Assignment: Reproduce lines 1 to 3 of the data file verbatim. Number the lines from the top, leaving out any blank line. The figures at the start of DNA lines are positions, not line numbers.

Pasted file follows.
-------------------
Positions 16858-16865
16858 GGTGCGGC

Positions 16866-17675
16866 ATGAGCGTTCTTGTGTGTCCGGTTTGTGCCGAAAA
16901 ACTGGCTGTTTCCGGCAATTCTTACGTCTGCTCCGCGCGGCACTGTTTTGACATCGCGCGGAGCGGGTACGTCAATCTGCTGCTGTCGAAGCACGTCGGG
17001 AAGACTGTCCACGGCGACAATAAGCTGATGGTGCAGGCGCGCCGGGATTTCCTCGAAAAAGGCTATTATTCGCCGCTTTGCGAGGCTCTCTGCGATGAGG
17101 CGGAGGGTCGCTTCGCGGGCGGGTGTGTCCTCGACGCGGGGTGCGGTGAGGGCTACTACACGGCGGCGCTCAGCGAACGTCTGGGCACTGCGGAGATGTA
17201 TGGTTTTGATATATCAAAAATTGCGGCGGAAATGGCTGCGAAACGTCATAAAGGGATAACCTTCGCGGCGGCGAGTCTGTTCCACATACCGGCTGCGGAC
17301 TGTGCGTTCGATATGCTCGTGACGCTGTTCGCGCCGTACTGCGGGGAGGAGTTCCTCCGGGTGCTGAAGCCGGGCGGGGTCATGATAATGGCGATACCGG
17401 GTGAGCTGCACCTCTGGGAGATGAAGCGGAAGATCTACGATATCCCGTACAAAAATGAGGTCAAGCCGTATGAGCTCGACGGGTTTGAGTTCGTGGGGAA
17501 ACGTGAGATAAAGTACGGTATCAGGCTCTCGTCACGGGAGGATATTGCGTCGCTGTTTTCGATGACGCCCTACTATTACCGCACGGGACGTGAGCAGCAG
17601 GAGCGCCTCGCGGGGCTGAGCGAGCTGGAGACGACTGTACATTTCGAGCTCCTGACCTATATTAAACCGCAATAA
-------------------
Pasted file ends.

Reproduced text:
Positions 16858-16865
16858 GGTGCGGC

Positions 16866-17675